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Am J Phys Anthropol. 1996 Jan;99(1):103-18.

Relative dental development of Upper Pleistocene hominids compared to human population variation.

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1
Department of Anthropology, University of New Mexico, Albuquerque 87131, USA.

Abstract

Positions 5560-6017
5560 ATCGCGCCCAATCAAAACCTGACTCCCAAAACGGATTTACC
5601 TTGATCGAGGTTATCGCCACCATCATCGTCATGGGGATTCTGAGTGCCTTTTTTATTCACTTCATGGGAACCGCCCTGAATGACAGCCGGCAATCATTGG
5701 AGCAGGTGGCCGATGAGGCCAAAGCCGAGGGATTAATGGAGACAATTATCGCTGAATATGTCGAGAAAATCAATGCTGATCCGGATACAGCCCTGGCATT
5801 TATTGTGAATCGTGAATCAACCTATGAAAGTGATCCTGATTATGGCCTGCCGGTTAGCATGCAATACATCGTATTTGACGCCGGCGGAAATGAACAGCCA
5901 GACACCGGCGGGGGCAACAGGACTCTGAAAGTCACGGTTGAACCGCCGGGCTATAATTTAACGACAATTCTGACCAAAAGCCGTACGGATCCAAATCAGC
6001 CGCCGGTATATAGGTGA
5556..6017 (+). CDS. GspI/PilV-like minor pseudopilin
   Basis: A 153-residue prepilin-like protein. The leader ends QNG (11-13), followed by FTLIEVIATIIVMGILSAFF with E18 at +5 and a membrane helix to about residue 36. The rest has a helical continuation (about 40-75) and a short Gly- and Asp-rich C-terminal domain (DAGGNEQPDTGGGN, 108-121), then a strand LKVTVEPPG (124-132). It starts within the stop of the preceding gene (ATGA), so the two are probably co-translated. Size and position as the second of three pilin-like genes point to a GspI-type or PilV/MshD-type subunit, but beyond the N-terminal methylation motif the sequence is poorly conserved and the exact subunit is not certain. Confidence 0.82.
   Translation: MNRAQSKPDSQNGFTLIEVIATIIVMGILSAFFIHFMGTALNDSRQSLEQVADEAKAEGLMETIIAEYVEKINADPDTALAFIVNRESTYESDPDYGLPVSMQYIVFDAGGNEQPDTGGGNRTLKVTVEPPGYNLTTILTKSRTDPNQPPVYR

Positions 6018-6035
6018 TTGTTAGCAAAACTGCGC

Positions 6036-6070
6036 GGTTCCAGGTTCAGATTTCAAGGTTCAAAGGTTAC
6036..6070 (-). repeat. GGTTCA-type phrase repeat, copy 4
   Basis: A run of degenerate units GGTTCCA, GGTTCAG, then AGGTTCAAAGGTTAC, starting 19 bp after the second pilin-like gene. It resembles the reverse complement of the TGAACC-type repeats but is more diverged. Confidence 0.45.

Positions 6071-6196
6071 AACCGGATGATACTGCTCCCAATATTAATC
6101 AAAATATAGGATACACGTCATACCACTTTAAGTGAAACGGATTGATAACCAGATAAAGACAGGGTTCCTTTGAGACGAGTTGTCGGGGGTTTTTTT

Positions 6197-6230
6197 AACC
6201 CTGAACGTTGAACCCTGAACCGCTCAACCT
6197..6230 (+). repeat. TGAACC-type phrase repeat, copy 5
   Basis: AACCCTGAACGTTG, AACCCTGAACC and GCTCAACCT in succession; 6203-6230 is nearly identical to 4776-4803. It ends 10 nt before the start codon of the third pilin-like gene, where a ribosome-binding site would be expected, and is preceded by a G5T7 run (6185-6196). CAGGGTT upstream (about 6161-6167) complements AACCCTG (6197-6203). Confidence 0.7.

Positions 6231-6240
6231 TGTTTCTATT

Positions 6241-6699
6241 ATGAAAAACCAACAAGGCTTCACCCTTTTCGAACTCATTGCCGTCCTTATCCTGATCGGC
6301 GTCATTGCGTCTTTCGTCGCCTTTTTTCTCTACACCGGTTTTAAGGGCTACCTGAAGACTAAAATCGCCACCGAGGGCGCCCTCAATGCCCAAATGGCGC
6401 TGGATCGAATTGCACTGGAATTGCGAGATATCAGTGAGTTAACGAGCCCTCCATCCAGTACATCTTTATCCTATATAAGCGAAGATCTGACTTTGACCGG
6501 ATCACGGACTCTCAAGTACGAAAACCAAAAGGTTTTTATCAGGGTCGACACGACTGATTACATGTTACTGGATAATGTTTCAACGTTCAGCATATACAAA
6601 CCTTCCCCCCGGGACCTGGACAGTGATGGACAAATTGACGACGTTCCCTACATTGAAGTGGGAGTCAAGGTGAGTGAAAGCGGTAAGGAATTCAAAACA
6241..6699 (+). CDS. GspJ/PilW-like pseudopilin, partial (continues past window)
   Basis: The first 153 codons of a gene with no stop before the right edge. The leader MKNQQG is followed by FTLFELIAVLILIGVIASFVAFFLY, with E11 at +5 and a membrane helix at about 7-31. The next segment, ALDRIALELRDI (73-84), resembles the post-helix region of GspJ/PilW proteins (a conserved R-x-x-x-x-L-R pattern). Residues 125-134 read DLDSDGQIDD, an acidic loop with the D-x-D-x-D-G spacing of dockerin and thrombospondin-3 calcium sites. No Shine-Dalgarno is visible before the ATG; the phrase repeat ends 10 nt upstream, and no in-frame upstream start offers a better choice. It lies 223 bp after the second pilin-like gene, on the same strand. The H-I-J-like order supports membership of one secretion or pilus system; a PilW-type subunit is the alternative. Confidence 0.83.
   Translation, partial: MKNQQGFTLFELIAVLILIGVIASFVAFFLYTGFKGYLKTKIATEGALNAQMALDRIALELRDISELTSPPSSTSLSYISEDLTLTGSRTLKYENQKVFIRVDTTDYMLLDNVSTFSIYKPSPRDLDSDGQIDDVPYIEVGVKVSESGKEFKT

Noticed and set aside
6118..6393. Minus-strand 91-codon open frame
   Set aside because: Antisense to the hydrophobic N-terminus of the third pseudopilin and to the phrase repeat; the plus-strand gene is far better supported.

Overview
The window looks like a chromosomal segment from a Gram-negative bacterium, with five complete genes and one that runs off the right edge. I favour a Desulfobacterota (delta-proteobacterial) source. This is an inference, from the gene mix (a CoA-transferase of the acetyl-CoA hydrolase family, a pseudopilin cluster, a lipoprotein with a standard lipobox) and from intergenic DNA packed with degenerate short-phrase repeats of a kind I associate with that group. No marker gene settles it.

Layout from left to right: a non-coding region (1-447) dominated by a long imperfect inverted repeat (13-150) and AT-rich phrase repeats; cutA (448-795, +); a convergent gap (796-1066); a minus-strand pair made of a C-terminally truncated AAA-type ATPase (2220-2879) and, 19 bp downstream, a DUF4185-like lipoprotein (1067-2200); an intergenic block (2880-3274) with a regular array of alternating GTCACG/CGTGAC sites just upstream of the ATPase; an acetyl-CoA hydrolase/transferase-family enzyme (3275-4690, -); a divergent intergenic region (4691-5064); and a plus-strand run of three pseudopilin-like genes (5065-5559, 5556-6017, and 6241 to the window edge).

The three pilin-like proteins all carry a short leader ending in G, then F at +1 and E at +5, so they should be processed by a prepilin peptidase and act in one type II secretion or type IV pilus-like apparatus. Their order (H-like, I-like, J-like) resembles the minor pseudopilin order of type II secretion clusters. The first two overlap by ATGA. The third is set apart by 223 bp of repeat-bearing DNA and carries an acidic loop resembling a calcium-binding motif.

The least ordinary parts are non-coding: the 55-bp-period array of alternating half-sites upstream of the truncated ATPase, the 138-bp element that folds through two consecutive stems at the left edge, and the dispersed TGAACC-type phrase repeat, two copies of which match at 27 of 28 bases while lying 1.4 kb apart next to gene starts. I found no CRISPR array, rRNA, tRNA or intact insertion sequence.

The relative development of permanent teeth in samples of Neandertal/archaic Homo and Early Modern/Upper Paleolithic hominids is compared to the range of variability found in three recent human samples. Both fossil hominid samples are advanced in relative M2 and M3 development compared to white French-Canadians, but only the Neandertal/archaic Homo M3 sample is advanced when compared to black southern Africans. Both fossil hominid samples are delayed in relative I1 and P3 development compared to the recent human samples. Two hypotheses concerning the significance of the advanced M3 and M2 development found in both hominid groups and southern Africans compared to French-Canadians are discussed. The first postulates that the differences in relative molar development are due simply to variation in tooth/jaw size relationships. The second postulates that the relatively advanced M3 and M2 development found in the fossil hominids and southern Africans is a correlate of their potential for advanced skeletal maturation compared to French-Canadians and other European-derived populations. It appears that dental development patterns have continued to evolve from the Upper Pleistocene to present times, and that Neandertals and Early Moderns shared similar patterns of relative dental development.

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